Materials and tools in Australia

Discussion in 'Australian Regiment' started by Marves2142, Aug 18, 2014.

  1. Marves2142

    Marves2142 Member

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    This thread is for the use of finding materials and tools in Australia that might help in making props and costumes, and so we begin...

    Materials for pep, foam and casting

    Finding the materials needed for your own costume or prop can be difficult when first starting out in Australia whether it be because the materials are rare or they are branded differently. This post is here to help sort out a few name differences and a few locations to acquire the materials for as cheap as I can possible find them, please if you have a cheaper place to purchase the materials please share them, any information to help your fellow builders is what drives this community.

    Tools and equipment:
    Starting off with the tools of the trade and making sure you have what's right to begin is crucial to a less stressful build, without further ado lets dive right in. Some of these may sound dumb to some but to be sure ill cover all topics. With all these ill have links in the appendix as examples and/or where you can buy all of the mentioned items.

    Scalpel: These can be purchased from an hobby store, art store, Bunnings or office works. Most scalpel blades are the No. 1 type (xacto sizing) but they are all pretty much the same size. Remember get lots of spare blades they dull easy

    Stanley knife: Bunnings or office works offer the cheapest and best products, when it comes to sizing and type it all comes down to personal preference.

    Hot Glue gun: Reject shops, Bunnings, art stores, eBay or hobby shops are your friends in this scenario, again any will work it all comes down to preference.

    Heat gun: Bunnings is the best and cheapest place to get these, I prefer the Ryobi brand because it's cheap, well built and has a great warranty though again preference.

    Hot Knife: Bunnings have a great one that's a wood burning kit with a knife attachment for foam work this is great for adding detail to your piece easily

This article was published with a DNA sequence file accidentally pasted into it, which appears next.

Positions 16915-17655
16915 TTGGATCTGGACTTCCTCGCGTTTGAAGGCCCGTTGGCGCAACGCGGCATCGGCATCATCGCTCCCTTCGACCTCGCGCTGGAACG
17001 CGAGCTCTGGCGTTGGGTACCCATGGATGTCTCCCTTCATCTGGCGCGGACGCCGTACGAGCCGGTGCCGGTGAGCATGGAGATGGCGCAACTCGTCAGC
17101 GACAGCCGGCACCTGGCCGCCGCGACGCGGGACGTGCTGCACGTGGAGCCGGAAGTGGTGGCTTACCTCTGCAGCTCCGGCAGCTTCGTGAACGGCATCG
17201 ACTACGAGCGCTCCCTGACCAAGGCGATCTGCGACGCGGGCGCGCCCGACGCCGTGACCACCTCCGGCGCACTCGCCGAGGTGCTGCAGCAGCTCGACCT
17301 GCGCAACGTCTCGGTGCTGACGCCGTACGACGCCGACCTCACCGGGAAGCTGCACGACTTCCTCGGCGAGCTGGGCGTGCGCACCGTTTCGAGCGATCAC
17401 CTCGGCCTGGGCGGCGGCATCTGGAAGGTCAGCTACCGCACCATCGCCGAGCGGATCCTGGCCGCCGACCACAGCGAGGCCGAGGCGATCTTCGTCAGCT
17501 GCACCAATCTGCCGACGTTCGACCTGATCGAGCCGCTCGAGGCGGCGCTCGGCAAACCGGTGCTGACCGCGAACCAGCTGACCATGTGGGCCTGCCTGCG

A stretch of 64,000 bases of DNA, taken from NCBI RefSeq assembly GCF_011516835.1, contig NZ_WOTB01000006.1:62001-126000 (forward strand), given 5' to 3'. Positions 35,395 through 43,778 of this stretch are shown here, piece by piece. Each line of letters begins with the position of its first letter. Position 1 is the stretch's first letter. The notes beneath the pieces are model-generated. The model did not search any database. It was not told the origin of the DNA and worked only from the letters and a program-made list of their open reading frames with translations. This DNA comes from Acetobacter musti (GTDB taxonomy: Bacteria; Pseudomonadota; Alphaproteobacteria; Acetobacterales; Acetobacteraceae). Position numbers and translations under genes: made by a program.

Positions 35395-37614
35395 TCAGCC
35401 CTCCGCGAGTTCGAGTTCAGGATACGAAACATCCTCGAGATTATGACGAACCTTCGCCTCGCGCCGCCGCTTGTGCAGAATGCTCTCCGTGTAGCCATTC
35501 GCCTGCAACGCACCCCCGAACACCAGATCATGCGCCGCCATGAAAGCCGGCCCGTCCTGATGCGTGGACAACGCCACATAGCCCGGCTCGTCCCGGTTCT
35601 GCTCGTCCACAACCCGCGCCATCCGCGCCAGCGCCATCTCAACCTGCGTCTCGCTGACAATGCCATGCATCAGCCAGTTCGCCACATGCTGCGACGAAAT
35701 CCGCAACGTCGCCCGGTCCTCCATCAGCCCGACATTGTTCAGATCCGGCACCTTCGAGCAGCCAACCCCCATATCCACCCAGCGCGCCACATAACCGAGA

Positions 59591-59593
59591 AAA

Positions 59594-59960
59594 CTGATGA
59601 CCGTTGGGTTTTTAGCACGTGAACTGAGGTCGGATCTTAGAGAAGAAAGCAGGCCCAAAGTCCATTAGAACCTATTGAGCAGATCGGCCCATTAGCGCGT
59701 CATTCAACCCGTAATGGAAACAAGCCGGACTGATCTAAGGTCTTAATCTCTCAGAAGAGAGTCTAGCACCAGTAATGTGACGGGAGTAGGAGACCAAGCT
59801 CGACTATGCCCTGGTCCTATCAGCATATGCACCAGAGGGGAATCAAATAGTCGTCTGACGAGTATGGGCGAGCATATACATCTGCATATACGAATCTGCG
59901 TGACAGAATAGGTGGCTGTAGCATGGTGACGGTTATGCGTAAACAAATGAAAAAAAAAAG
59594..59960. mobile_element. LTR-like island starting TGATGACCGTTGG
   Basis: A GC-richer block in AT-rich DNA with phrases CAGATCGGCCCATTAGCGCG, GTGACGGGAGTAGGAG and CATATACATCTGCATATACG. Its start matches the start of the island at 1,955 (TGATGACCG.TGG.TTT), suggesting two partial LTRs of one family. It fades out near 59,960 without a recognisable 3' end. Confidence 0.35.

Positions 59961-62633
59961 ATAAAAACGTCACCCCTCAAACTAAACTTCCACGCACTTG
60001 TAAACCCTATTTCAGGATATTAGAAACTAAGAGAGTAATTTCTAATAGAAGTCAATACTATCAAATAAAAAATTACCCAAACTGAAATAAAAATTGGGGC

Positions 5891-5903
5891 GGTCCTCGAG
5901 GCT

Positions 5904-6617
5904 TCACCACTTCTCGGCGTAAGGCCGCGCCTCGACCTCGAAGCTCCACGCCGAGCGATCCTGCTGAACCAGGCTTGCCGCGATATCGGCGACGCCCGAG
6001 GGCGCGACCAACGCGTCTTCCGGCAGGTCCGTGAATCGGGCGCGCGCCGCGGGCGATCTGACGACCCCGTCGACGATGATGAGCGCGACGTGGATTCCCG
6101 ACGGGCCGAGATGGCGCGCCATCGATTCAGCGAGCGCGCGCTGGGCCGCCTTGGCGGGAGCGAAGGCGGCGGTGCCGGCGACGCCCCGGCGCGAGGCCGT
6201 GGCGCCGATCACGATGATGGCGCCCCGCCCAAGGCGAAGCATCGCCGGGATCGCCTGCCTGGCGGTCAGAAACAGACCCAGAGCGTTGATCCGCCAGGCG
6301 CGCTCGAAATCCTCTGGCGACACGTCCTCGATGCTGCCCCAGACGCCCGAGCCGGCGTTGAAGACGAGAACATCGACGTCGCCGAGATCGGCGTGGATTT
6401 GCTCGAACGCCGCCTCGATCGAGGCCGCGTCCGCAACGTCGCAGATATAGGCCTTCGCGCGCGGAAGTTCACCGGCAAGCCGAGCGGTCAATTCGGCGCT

Rotary tool: A dremel will make your life a lot easier if it's either foam or hardened pep any brand would do though if you want a great piece of kit that will last you years then the actual brand of Dremel will never lead you astray. You can get one of these from Bunnings, or a tool store like trade tools or any really.
    Mouse sander : these are great for speeding up the smoothing portion of your pep and can with a bit of a delicate touch and the right grit sand paper be used on foam. Again hardware store like Bunnings will have them. I would recommend a Ryobi for quality and warranty.

    Files:Files are perfect for smoothing off really rough edges where sandpaper or a dremel just cant do the trick, there are a few different types of files, those being metal files, Wood rasps and mini files all have their uses but from my experience iv found the metal files and mini files are the best to use on that stubborn bit of bondo. The large metal files are perfect for cleaning large surfaces and getting nice even surfaces, while the mini files are ideal for adding detail and those tight corners. Remember when using files to always use pressure on the forward stroke and less on the pull back to minimize the chance of clogging, something else to remember keep your files clean with a steel brush and and to clean them only on the angle of the groves otherwise you risk dulling the teeth. If by some chance the file gets clogged then you may have to clean them using a blade such as a Stanley knife or a scalpel though another option would be to let the file sit in paint thinner to soften it up and hit it with a steel brush. Files you can pick up from any hardware, tool or auto store

    Mouse sander : these are great for speeding up the smoothing portion of your pep and can with a bit of a delicate touch and the right grit sand paper be used on foam. Again hardware store like Bunnings will have them. I would recommend a Ryobi for quality and warranty.

    Cutting mats:
    These can be a little pricey BUT worth it to have one so you don't ruin the surface you are working on but remember one thing DONT EVER use a hot knife on one . These can be picked up off eBay, at art stores, graphic supply stores or
    Office works. I would recommend an A2 for the shear cutting surface size but again preference and get what you need.